This isn’t the first time I’ve had to do this sort of liability analysis with Glassboard. When I acquired the service, it was available on two additional platforms: the Kindle Fire and Windows Phone. I made the decision to kill both of these products for many similar reasons that I’ve opted not to tackle a Nokia X version at this time.

In the case of the Kindle Fire, the active user base wasn’t nearly enough to justify the continued investment. None of our premium customers were using the Fire version and that version also wasn’t equipped with any existing in-app purchase functionality, which meant I’d need to write more code myself.

That decision turned out to be the right one. I believe we’ve gotten maybe two total complaints about pulling the Fire version in the three months since it occurred.

The Windows Phone version of Glassboard was similar to the Fire in some aspects. The active user base wasn’t anywhere near the iOS or Android apps, but a decent chunk of the server components were already there. I’d have just need to add support for in-app purchasing to start upselling users to premium, which wouldn’t have been that much effort.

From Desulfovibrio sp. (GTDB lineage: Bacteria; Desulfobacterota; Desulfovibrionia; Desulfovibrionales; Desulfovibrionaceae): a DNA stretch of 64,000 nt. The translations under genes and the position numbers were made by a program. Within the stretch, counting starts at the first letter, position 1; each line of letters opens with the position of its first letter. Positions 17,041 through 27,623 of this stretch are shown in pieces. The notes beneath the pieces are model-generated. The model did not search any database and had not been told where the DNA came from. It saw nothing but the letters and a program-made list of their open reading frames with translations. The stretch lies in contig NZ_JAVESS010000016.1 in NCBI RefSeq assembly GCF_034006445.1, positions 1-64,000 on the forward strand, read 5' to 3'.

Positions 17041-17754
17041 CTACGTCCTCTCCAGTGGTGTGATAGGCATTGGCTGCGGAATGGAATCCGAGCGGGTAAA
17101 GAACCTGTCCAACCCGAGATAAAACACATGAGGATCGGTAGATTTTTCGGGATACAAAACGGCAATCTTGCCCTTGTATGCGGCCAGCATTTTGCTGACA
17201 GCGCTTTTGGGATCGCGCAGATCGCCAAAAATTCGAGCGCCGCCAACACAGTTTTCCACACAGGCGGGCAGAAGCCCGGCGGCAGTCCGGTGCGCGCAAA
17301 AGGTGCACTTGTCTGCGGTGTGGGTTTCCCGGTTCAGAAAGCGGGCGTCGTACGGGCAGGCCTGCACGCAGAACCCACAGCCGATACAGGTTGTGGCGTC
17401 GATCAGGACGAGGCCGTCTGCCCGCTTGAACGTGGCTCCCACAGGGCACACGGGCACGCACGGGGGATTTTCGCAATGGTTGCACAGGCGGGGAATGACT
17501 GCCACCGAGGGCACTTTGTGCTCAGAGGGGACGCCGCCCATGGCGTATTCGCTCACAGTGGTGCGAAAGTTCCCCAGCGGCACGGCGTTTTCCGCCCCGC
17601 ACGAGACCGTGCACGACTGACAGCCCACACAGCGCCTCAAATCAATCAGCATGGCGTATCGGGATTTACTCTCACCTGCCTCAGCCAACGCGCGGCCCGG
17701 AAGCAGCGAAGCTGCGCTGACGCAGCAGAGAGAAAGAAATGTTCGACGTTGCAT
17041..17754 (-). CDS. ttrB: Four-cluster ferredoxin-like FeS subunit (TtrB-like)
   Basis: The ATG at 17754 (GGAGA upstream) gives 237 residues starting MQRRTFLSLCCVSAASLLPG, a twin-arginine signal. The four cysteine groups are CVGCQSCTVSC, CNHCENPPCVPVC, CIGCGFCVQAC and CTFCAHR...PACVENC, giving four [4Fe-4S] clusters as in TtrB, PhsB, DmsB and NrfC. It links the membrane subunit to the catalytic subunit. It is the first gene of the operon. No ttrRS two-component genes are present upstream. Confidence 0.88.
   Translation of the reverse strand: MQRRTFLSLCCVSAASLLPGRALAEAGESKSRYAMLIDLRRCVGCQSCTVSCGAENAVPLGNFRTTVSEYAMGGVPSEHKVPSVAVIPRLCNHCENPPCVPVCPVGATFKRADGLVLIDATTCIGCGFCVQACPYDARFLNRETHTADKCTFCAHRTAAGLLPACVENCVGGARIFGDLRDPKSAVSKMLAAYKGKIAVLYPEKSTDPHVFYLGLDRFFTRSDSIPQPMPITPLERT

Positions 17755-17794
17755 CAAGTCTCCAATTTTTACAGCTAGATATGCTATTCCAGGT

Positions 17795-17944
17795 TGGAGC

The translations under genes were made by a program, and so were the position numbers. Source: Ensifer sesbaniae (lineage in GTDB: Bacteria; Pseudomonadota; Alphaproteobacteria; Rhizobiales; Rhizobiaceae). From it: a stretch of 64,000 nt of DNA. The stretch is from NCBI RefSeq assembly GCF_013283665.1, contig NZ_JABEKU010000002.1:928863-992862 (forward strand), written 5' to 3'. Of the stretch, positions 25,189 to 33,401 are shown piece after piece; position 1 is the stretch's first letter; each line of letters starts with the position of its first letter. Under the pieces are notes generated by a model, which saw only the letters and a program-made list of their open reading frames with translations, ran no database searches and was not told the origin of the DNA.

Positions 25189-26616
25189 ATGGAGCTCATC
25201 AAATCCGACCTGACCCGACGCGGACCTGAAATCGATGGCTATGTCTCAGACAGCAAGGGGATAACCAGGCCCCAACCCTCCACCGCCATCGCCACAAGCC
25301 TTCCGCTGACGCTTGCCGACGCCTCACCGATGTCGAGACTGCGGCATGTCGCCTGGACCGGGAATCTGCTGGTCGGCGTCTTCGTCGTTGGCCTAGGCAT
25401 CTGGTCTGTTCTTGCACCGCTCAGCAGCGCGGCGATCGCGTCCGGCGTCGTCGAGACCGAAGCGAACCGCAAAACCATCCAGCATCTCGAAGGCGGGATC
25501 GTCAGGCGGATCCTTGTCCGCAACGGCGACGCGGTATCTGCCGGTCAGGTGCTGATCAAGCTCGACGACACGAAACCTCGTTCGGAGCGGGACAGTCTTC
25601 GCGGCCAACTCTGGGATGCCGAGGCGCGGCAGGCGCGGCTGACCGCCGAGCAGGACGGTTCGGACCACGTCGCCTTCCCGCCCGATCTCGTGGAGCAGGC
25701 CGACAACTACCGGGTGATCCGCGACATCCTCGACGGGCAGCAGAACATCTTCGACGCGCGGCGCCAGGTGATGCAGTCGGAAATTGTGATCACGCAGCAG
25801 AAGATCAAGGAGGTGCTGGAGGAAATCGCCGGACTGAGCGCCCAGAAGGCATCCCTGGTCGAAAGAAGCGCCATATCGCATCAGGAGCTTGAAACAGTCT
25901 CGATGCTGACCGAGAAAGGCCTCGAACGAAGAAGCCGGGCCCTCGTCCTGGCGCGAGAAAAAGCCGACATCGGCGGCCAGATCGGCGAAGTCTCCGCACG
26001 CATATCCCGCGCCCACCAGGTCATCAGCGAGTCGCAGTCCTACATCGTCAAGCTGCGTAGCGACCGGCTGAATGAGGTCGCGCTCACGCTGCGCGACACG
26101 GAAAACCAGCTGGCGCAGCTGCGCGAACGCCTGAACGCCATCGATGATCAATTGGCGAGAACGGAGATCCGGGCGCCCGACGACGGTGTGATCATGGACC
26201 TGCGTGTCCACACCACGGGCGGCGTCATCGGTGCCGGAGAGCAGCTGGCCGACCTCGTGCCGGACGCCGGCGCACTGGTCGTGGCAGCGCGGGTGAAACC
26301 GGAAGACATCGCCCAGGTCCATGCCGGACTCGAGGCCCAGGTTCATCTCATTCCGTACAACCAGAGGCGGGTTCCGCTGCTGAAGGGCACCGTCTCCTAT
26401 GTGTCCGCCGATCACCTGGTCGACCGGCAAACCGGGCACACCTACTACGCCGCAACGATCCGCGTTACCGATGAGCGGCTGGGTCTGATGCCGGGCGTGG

Ultimately the decision to kill the Windows Phone version came down to quality. It was not a good app. Given the small user base and the amount of time I felt it would take to make it an app I would be proud to showcase, pulling it from the shelves was the right move.

We get a few requests for a Windows Phone version a week still, so I believe there is some sort of market there. Whether they’re willing to convert to paid customers remains up in the air.

Focus on the Financials

As enthusiasts, it’s hard to avoid to allure of the new shiny. Updating an years old app to look and feel like an iOS 7 app makes sense as someone who loves to play with the latest stuff. Spending those days or weeks doing that conversion may not make financial sense if the product isn’t making enough money to justify the development time.

The same can be said for services such as Glassboard, and perhaps at an even higher level. With a freemium model, you have to think about every move in terms of its ability to convert free customers to paying ones. Free users are loss-leaders. If you have too many of those loss-leaders, you may have a popular product, but you don’t have a successful business.